Epping tube station

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Epping London Underground
Epping station building2.JPG
Station entrance
Epping is located in Essex
Location of Epping in Essex
Location Epping
Local authority District of Epping Forest
Grid reference TL462015
Managed by London Underground
Number of platforms 2
Accessible Yes (Platform 1 is step free exit only but Platform 2 is fully accessible.) [1]
Fare zone 6
London Underground annual entry and exit
2013 Increase 3.14 million[2]
2014 Decrease 3.07 million[2]
2015 Increase 3.33 million[2]
2016 Increase 3.77 million[2]
Key dates
1865 (1865) Opened
1949 London Underground services start
18 April 1966 Goods yard closed[3]
1994 Ongar services end
Other information
Lists of stations
External links
WGS84 51°41′35″N 0°06′50″E / 51.693°N 0.1138°E / 51.693; 0.1138Coordinates: 51°41′35″N 0°06′50″E / 51.693°N 0.1138°E / 51.693; 0.1138
Underground sign at Westminster.jpg London transport portal

Epping is a London Underground station in the market town of Epping in Essex, England. The station serves as the north-eastern terminus of the Central line. Located in Travelcard Zone 6, it is one of eight London Underground stations in the Epping Forest District.[4] The station before Epping is Theydon Bois, which is about three minutes' travelling time away.


In 1856, the Eastern Counties Railway opened a double-track railway between Stratford and Loughton. In 1865, its successor, the Great Eastern Railway, added a single-track extension from Loughton to Ongar. The popularity of the line led to the doubling of the track between Loughton and Epping in 1892.[5] The line was well served, with 50 trains operating between Liverpool Street and Loughton each day, a further 22 continuing to Epping and 14 more to Ongar. Loughton to Epping became part of the London Underground Central line on 25 September 1949, leaving the single track line from Epping to Ongar as the last steam-worked section. British Railways ran the service until 1957 when the line was electrified and became part of the Central line.[6] However, services did not run through to the rest of the Central line except for occasional depot workings, so passengers to/from stations beyond Epping normally had to change platforms for the single-track line to Ongar via North Weald and Blake Hall stations.[7] On 2 November 1981, Blake Hall closed and trains passed through the station. On 30 September 1994 London Underground withdrew the service between Epping and Ongar and subsequently sold this section of the Central line. This later became the privately owned preserved line Epping Ongar Railway.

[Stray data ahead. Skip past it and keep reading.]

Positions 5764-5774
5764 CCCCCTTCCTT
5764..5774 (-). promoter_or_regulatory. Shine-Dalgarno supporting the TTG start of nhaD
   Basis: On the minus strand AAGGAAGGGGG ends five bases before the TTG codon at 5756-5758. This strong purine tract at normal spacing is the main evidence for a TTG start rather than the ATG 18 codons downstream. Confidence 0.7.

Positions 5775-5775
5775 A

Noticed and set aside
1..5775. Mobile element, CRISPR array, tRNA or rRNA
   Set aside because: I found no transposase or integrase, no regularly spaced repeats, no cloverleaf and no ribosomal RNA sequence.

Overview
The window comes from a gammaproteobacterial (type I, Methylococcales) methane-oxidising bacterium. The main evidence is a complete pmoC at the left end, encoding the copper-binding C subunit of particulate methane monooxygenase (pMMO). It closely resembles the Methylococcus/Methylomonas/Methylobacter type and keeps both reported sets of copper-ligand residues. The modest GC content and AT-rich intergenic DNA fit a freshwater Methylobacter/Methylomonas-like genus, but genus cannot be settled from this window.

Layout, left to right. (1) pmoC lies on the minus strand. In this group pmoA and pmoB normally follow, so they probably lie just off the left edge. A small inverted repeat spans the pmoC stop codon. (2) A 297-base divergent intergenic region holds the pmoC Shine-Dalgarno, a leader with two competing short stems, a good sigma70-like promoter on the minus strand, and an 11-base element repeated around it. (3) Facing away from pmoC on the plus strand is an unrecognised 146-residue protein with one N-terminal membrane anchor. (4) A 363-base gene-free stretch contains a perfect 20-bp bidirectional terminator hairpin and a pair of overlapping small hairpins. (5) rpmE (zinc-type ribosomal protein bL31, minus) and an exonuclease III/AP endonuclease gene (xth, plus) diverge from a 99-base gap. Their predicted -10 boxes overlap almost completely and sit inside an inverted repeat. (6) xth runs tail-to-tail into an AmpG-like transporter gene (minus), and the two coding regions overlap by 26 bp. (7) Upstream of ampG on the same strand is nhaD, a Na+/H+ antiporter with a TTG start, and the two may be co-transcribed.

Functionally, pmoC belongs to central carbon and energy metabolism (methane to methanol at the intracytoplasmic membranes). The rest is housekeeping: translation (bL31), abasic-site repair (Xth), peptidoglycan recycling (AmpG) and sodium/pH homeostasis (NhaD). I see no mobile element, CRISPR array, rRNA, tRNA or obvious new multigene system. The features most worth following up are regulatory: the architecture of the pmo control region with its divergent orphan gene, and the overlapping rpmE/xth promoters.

The station today[edit]

Epping station saw a growth in passenger numbers in the mid 1990s due to the closures of nearby North Weald, Blake Hall and Ongar stations. This growth has continued due to significant development in Epping itself and surrounding villages. Another major contributing factor is that many people living in not too distant towns such as Harlow, Bishop's Stortford, and Chelmsford use the station instead of their own National Rail stations, because it is considerably cheaper to travel to London by London Underground than it is to use National Rail services. Growth is now at such a point where the station’s car park is full by 6:30 am and parking around the station (as with other stations on this part of the line, e.g. Theydon Bois and Debden) has become a serious problem for local residents, which in turn has caused many residents and local groups to call for the re-opening of North Weald and Ongar stations to help ease demand on Epping station.[8][9]